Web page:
When I am not fishing, hunting, going to sport shows or scouting out a new area or lake, I like to review websites posted by the various states. My three favorites are Iowa, as I am a native. I fish and hunt along the Missouri River bottoms. I review South Dakota because I fish the glacial lakes. Nebraska is referenced a lot as I hunt waterfowl, upland game and deer in the state. These are not listed by rating. I like them all equally well. The site I am looking at a lot depends on my interests at the time.

Iowa has an excellent article about aquatic hitchhikers and I always follow their suggestion in keeping my boat and live wells clean. The article below is reprinted from the Iowa Department of Natural Resources Website

Zebra mussels and Eurasian water milfoil are two aquatic invasive species that have spread across Iowa by hitchhiking on boats, in bait buckets and on other equipment used in the water. Bighead and silver carp are two other aquatic invasive species that have been spreading their own throughout Iowa Rivers. With recent flooding, these nuisance species have been able to swim around dams that otherwise blocked their movement.

“Public action is the key to preventing the spread of aquatic invasive species,” said Kim Bogenschutz, DNR aquatic invasive species program coordinator. “Boaters and anglers can unintentionally transport aquatic hitchhikers if they do not take the proper precautions to prevent their spread – inspect, clean, drain.”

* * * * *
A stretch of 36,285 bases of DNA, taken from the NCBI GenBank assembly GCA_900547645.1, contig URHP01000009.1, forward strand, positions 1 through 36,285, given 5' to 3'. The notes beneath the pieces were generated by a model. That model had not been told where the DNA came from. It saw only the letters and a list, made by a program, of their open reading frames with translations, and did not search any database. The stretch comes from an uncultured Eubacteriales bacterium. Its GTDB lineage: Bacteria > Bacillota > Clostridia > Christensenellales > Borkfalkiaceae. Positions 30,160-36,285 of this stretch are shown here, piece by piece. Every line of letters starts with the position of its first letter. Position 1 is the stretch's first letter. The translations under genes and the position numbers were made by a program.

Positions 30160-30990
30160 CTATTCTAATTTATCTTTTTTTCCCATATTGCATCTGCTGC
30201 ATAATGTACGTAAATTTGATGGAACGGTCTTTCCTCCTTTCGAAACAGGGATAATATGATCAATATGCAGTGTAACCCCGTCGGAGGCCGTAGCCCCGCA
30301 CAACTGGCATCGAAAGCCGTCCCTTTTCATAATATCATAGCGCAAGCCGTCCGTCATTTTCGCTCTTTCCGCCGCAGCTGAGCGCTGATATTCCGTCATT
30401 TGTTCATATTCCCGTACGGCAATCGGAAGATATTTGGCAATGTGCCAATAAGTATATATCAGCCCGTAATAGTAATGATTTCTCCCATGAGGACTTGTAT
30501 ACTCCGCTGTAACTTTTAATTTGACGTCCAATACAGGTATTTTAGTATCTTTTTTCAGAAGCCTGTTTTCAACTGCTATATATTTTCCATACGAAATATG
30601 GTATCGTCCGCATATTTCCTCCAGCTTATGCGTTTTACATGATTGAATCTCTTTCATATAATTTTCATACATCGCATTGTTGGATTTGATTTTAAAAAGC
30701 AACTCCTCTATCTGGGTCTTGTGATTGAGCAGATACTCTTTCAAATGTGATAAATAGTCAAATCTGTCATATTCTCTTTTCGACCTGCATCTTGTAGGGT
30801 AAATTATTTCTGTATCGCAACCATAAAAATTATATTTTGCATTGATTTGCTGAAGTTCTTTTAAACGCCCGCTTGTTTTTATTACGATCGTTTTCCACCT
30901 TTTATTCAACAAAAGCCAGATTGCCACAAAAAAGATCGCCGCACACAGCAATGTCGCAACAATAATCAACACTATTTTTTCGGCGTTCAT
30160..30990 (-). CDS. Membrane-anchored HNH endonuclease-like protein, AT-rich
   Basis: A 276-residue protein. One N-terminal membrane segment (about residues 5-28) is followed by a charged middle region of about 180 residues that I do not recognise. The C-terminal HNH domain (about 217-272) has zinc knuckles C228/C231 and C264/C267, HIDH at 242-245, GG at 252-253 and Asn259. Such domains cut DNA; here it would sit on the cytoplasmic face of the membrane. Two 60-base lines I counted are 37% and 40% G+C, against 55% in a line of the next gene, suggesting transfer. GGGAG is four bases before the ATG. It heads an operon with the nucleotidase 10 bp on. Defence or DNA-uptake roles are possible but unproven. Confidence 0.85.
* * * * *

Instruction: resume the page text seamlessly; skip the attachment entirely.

Inspect your boat, trailer, and equipment and clean them of any visible plants, animals or mud before leaving a water body.

Drain water from the live well, bilge, transom, motor and bait buckets before leaving a water body.

Clean and dry boats, trailers and equipment. Before transporting to another water body.

Spray/wash your boat, trailer and equipment with high-pressure and/or hot water; or dry your boat and equipment for at least 5 days.

Dispose of unwanted bait in the trash. Never release plants, fish or animals into a water body unless they came out of that water body.

It is illegal to possess or transport prohibited aquatic invasive species in Iowa. The fine for violating the law is $500. Signs are posted at public accesses to remind boaters to stop aquatic hitchhikers and to identify infested waters. More information about aquatic invasive species and a list of infested waters can be found in the 2010 Iowa Fishing Regulations booklet.

I just got back from a three day fishing adventure. There will be more on that trip next week.

Good fishing, good hunting and good luck. Hank

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